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Coastal hazard LIM notations to change

Monday 5 September 2016

Coastal hazard LIM notations to change

Information about potential coastal hazards on the Land Information Memoranda (LIMs) of properties in Christchurch and Banks Peninsula will be altered.

Christchurch City Council will today change the coastal hazard notations included in LIMs to ensure the information recognises, and includes reference to, the recent peer review report completed by the expert panel appointed to review the Coastal Hazards Assessment Report, prepared by Tonkin & Taylor Ltd in 2015.

It will be made clear in the LIM notation that further work around coastal hazards is being done and that LIM notations may change in future as a result of that work.

One single notation will replace the four earlier notations, and refer to a risk from coastal hazards, without being as specific about the extent of the risk, and not stipulate whether the risk comes from coastal erosion and/or inundation, as the notations had previously.

The change to the LIMs follows the receipt of the second peer review into the Coastal Hazards Assessment Report, which identified areas in Christchurch and Banks Peninsula that could be vulnerable to coastal erosion and flooding by the sea as sea level rises over the next 50 to 100 years.

The findings of that report, previously peer reviewed, raised concerns in the community, so the Council agreed to appoint an expert panel to conduct a further peer review.

After accepting the findings of that second review late last month, the Council directed chief executive Karleen Edwards to urgently review the coastal hazard information recorded on LIMs.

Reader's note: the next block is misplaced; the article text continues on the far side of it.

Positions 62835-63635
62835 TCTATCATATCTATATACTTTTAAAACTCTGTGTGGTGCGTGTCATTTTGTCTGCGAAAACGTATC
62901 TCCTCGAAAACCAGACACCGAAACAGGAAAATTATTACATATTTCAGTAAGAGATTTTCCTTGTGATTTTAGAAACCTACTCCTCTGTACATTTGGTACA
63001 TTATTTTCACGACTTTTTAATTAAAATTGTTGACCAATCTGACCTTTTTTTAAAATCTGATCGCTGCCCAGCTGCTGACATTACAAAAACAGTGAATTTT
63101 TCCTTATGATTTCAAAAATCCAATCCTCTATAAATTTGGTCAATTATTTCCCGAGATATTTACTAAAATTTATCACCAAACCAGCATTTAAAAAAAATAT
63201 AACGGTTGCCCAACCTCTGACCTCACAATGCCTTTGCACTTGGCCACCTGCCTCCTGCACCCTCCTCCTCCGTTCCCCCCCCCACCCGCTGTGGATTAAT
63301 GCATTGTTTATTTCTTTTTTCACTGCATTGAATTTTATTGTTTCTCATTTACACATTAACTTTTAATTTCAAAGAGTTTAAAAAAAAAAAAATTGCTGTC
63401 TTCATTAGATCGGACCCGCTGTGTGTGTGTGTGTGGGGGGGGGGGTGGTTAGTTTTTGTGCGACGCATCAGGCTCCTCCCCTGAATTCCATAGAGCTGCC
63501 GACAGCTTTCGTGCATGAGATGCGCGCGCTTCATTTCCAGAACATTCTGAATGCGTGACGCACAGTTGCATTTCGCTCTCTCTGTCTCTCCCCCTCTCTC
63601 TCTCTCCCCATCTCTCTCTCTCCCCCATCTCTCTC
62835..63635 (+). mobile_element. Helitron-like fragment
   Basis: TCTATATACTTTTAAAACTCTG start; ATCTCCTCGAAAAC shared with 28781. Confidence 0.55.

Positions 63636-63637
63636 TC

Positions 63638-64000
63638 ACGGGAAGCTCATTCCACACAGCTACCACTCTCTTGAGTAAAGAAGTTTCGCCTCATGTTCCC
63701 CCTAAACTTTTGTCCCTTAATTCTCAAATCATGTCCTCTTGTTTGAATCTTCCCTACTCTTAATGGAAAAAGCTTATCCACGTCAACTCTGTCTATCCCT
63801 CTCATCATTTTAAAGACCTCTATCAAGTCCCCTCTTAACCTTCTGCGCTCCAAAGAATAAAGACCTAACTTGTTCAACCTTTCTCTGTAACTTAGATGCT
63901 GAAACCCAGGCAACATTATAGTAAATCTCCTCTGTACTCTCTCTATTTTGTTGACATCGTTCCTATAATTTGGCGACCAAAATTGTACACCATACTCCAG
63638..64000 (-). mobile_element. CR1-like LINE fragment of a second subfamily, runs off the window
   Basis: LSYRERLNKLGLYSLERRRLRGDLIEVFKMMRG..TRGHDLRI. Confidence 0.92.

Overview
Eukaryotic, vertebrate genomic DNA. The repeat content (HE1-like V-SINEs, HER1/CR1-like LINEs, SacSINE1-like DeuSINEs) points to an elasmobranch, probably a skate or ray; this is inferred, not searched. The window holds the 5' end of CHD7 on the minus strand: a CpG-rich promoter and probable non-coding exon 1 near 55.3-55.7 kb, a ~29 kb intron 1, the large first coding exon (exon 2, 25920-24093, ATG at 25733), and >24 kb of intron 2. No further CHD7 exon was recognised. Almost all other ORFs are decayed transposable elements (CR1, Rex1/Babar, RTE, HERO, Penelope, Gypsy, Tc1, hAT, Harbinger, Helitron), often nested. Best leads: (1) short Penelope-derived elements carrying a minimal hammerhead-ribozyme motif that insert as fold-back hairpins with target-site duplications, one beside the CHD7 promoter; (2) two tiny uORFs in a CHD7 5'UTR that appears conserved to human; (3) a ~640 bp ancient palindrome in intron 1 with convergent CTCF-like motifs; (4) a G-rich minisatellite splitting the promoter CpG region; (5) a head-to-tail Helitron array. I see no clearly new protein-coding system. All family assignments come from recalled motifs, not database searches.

The Council is legally obliged to put on LIMs information it holds about any special features of the land, including potential natural hazards that might affect the land.

After seeking legal advice, including information on recent, relevant legal cases, Dr Edwards has decided to change the coastal hazard wording on the LIMs of the 18,000 properties identified as being vulnerable to coastal hazards in the Coastal Hazard Assessment Report.

A report noting that the change has been made will go to the full Council on Thursday, and is expected up online this afternoon.

Later this month the Council will receive another report outlining the work that will be done to address the recommendations of the second peer review.

The Council will continue to work closely with the Community Reference Group established during the peer review process.


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